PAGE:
Survival Time of Cross-Match Incompatible Red Blood Cells in Adult Horses.
Web of Science
AuthorTomlinson, JE; Taberner, E; Boston, RC; Owens, SD; Nolen-Walston, RD
Source TitleJournal of Veterinary Internal Medicine
University of Melbourne Author/sBoston, Raymond
AffiliationMedicine and Radiology
Document TypeJournal Article
CitationsTomlinson, J. E., Taberner, E., Boston, R. C., Owens, S. D. & Nolen-Walston, R. D. (2015). Survival Time of Cross-Match Incompatible Red Blood Cells in Adult Horses.. J Vet Intern Med, 29 (6), pp.1683-1688. https://doi.org/10.1111/jvim.13627.
Access StatusOpen Access
Open Access at PMChttp://www.ncbi.nlm.nih.gov/pmc/articles/PMC4895677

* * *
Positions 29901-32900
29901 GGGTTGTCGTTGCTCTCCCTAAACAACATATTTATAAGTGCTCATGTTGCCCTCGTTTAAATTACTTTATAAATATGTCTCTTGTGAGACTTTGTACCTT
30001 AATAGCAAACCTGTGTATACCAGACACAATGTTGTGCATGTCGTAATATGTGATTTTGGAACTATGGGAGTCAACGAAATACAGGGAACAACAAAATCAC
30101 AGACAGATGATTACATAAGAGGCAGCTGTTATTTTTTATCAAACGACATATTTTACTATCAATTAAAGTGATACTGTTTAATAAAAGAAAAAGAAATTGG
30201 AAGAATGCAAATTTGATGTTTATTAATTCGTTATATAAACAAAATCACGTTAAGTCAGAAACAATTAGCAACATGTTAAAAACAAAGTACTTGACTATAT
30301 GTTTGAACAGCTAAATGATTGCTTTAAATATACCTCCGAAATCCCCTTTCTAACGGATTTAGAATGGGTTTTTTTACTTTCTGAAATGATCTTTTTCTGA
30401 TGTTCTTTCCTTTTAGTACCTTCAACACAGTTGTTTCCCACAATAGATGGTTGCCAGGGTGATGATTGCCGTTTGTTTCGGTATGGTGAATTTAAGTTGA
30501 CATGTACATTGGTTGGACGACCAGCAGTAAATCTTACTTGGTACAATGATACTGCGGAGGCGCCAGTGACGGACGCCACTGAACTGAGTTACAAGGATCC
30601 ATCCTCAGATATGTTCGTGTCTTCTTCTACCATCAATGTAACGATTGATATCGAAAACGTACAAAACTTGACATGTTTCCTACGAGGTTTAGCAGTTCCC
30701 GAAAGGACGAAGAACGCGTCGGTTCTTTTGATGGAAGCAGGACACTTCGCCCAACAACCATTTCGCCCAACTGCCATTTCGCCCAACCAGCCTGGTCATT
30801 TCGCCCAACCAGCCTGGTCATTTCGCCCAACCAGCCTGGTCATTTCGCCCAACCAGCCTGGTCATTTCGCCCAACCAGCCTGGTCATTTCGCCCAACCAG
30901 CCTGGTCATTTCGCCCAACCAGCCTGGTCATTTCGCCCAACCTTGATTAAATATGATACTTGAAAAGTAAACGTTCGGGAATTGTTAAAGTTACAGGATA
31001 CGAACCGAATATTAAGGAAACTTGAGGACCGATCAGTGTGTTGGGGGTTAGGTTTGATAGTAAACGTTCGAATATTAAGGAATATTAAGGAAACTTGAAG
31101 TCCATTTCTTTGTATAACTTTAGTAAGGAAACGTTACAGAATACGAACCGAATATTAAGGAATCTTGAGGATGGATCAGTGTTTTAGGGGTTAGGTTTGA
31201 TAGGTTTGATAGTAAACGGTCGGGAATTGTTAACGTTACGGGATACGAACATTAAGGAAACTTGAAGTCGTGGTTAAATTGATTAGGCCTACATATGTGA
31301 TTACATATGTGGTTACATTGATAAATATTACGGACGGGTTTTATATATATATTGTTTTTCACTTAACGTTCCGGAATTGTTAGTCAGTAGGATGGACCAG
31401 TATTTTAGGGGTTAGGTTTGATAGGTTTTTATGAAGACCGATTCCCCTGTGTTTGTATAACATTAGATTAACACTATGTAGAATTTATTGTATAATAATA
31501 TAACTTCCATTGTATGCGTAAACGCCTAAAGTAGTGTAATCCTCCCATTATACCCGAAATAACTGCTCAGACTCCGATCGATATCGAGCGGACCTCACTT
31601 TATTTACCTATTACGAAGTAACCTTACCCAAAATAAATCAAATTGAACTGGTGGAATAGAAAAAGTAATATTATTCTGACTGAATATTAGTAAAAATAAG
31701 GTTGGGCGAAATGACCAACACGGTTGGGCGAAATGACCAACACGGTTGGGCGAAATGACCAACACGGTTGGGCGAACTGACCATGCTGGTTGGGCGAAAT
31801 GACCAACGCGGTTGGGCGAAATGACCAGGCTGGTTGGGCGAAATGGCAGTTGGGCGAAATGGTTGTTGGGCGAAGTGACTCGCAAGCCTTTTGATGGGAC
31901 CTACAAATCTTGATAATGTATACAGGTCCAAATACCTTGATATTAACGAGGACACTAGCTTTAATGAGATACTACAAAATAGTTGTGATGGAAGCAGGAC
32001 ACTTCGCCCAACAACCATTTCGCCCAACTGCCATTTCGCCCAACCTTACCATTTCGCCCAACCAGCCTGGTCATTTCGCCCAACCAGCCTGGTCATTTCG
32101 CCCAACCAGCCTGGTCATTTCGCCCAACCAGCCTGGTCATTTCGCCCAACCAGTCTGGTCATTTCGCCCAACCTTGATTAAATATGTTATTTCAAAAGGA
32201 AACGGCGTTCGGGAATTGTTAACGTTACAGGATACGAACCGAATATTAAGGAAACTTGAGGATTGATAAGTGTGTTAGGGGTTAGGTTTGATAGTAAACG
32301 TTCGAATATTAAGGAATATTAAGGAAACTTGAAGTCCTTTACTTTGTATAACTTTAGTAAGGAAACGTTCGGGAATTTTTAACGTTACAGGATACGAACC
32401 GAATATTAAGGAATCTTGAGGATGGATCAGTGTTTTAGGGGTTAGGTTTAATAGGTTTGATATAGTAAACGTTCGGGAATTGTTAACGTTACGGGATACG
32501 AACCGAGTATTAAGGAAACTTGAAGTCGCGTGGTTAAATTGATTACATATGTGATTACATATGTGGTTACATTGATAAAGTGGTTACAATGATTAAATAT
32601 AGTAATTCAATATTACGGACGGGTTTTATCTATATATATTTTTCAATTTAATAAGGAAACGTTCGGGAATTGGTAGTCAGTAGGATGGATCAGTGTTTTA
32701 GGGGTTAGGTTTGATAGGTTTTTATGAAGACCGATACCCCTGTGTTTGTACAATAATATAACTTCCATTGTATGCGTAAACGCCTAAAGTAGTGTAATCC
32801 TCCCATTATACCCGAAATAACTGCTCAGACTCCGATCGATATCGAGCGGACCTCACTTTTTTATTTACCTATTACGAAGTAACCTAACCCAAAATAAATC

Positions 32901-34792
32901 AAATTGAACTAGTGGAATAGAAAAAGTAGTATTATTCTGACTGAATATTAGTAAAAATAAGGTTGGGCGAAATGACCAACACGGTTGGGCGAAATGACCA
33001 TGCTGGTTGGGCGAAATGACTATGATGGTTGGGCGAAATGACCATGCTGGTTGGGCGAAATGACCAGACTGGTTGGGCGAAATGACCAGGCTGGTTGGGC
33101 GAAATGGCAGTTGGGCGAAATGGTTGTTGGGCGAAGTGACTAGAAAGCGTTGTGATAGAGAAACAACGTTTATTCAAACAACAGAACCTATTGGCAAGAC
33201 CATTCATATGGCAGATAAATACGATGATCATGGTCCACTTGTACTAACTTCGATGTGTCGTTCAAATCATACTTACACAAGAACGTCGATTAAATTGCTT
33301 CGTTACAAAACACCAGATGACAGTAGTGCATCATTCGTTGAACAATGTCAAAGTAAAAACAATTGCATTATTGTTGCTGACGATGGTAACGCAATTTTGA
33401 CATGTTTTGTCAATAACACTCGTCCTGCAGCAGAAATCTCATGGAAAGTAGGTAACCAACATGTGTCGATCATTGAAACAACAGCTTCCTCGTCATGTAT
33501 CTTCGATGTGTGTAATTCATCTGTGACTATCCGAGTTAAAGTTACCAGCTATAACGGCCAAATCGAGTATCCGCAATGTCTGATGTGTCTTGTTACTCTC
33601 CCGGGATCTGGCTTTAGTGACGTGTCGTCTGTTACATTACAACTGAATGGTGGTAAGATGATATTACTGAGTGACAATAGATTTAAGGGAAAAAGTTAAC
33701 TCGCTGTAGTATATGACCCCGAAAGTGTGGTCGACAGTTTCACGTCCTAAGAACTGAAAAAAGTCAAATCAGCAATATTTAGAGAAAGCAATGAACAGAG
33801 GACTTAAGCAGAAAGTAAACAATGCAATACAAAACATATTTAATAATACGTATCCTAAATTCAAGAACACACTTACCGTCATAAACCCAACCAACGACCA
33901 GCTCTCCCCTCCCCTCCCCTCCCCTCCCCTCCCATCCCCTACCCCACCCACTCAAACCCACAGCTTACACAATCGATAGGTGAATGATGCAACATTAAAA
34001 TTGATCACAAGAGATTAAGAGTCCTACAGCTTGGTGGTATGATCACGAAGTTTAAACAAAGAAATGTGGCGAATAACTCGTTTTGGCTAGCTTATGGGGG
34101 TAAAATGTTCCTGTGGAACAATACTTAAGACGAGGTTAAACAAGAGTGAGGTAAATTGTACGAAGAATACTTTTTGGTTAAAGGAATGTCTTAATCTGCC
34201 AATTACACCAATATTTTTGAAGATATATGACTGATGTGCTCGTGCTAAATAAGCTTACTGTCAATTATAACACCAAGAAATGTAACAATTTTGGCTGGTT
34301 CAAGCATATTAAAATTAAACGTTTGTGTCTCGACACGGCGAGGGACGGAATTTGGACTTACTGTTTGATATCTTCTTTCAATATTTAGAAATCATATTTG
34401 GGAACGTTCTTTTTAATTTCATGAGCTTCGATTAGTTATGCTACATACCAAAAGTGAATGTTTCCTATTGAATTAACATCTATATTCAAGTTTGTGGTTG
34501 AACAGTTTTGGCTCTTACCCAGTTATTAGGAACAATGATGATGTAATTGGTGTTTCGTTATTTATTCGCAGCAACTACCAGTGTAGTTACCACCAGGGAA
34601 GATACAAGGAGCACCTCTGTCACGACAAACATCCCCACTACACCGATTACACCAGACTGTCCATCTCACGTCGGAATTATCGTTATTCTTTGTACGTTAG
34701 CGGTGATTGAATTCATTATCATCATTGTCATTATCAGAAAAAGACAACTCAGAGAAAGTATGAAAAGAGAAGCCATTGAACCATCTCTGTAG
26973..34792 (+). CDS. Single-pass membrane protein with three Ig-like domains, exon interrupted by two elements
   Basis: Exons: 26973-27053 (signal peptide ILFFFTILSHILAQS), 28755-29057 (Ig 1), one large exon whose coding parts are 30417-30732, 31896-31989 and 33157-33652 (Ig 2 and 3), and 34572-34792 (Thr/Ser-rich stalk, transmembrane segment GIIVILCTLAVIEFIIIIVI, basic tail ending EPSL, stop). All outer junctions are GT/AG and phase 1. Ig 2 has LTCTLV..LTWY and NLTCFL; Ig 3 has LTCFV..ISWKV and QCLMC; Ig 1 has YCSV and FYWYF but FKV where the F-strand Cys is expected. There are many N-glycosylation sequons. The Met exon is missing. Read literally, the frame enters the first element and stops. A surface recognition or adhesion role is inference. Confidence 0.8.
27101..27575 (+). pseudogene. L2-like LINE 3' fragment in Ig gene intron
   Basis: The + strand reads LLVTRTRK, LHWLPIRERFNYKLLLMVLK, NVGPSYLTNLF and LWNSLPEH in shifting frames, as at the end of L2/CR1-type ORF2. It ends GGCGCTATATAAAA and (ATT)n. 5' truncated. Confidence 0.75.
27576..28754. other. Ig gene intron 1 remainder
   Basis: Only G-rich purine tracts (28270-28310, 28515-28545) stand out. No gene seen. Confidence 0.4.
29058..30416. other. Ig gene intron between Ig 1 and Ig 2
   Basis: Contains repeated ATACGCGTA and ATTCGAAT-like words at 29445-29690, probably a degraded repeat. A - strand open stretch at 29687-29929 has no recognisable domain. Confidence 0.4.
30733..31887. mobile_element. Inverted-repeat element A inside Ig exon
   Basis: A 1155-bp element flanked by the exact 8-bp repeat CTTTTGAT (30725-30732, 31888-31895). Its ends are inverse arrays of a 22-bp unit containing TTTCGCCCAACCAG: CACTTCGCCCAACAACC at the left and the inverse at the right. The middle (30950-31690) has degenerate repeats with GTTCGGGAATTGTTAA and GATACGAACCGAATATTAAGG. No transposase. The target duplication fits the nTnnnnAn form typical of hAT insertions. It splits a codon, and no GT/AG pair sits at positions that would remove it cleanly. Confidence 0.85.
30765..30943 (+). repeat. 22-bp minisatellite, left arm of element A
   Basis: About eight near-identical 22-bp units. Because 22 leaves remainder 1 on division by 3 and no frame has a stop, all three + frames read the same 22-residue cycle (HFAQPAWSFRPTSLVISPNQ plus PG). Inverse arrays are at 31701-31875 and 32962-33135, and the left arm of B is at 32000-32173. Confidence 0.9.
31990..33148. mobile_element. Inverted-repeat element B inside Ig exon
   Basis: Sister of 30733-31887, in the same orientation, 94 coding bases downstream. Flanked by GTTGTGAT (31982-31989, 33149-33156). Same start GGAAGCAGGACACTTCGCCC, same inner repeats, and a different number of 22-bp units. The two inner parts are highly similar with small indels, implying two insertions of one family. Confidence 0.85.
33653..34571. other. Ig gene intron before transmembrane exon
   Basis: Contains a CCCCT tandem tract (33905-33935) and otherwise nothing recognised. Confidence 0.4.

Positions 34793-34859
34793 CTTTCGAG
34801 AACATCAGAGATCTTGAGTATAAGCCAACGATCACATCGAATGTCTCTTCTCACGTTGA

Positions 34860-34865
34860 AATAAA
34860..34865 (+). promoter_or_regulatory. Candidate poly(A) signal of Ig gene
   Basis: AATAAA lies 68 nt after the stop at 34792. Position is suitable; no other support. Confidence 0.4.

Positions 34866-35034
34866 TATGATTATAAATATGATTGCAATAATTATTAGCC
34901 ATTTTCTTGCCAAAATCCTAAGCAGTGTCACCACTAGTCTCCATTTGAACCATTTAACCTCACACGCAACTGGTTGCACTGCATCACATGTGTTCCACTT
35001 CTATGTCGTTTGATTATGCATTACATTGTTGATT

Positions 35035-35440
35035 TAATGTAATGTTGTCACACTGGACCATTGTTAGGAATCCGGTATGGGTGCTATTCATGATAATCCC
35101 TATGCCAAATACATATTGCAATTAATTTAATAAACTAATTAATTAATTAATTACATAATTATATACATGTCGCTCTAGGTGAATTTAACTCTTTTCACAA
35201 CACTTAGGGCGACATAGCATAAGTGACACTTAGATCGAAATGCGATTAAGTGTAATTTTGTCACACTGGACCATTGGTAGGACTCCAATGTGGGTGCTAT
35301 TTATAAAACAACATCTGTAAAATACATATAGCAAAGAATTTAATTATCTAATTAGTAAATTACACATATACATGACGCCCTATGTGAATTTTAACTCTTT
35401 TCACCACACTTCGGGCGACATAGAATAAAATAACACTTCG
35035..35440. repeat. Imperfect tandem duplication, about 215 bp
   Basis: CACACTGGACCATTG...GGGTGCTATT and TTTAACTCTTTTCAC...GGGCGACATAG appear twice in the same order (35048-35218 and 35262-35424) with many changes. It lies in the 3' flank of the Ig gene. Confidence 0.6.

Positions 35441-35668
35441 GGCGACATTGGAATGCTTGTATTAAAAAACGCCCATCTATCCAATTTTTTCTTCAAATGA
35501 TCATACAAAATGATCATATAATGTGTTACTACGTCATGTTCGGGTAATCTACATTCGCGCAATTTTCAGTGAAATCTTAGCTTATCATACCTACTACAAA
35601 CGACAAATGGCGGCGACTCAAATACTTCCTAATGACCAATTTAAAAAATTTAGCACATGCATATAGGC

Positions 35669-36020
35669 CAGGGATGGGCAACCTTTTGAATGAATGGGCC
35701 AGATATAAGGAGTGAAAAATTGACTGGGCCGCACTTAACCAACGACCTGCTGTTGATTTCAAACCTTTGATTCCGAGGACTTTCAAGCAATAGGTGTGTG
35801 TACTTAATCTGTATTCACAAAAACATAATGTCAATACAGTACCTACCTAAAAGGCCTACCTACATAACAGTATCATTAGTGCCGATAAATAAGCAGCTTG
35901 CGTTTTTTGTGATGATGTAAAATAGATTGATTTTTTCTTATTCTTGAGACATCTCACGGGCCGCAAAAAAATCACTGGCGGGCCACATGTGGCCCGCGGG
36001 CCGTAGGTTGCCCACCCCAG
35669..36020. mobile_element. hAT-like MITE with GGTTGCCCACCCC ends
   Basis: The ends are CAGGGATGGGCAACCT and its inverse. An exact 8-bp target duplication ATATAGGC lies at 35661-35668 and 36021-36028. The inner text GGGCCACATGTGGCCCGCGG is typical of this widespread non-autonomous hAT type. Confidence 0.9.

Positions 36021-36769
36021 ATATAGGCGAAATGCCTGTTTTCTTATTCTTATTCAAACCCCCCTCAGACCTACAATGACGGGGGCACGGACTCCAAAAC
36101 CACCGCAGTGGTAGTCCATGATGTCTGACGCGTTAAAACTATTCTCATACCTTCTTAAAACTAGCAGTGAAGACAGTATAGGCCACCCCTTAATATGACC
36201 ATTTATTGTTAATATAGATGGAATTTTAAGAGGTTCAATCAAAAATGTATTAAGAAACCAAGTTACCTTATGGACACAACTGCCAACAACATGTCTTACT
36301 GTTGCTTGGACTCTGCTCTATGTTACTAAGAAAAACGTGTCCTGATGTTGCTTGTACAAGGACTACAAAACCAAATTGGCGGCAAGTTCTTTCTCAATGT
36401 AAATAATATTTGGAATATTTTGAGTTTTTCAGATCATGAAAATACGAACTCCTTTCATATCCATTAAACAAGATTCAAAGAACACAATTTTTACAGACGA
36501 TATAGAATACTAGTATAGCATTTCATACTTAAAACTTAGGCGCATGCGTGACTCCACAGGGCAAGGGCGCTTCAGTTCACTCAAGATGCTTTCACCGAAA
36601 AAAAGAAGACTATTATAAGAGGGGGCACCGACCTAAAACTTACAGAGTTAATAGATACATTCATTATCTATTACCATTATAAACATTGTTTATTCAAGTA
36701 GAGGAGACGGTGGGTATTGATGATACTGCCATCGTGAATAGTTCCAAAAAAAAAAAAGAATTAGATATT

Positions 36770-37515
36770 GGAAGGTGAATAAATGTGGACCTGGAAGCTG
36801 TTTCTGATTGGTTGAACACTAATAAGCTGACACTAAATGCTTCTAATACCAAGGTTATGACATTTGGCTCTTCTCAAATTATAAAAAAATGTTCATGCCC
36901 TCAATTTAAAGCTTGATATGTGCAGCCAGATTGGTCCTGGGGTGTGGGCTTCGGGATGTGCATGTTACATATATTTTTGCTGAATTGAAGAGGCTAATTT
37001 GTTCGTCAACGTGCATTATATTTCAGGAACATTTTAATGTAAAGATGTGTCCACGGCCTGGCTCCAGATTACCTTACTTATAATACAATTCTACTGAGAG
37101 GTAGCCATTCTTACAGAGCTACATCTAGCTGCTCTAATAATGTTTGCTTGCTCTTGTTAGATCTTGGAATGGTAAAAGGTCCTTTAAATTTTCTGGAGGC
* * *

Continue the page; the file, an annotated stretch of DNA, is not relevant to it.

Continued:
BACKGROUND: There is a markedly reduced half-life of transfused RBCs when donor and recipient cats or humans are cross-match incompatible. Only 10-20% of horses have naturally occurring alloantibodies. Therefore, cross-match testing before blood transfusion is not always performed. HYPOTHESIS: Cross-match incompatibility predicts shortened RBC survival time as compared to that of compatible or autologous blood. ANIMALS: Twenty healthy adult horses. METHODS: Prospective trial. Blood type, anti-RBC antibody screen (before and 1 month after transfusion) and major and minor cross-match determined 10 donor-recipient pairs. Two pairs were cross-match compatible, the remainder incompatible. Donor blood (4 L) was collected into citrate phosphate dextrose adenine-1, labeled with NHS-biotin, and transfused into recipients. Samples were collected at 1 hour and 1, 2, 3, 5, 7, 14, 21, 28, and 35 days after transfusion, and biotinylated RBCs were detected by flow cytometry. Horses were monitored for transfusion reaction during transfusion and daily for 5 days. RESULTS: Cross-match incompatibility was significantly associated with decreased RBC survival time (P < .001). The half-life of transfused incompatible (cross-match >1+) allogenic equine RBCs was 4.7 (95% CI, 3.2-6.2) days versus 33.5 (24-43) days for compatible pairings. Cross-match incompatibility was associated with acute febrile transfusion reaction (P = .0083). At day 30, only 1 horse had developed novel anti-RBC antibodies. CONCLUSIONS AND CLINICAL IMPORTANCE: Cross-match incompatibility was predictive of febrile transfusion reaction and shortened transfused RBC survival, but did not result in production of anti-RBC antibodies at 30 days. Cross-match testing before transfusion is recommended.
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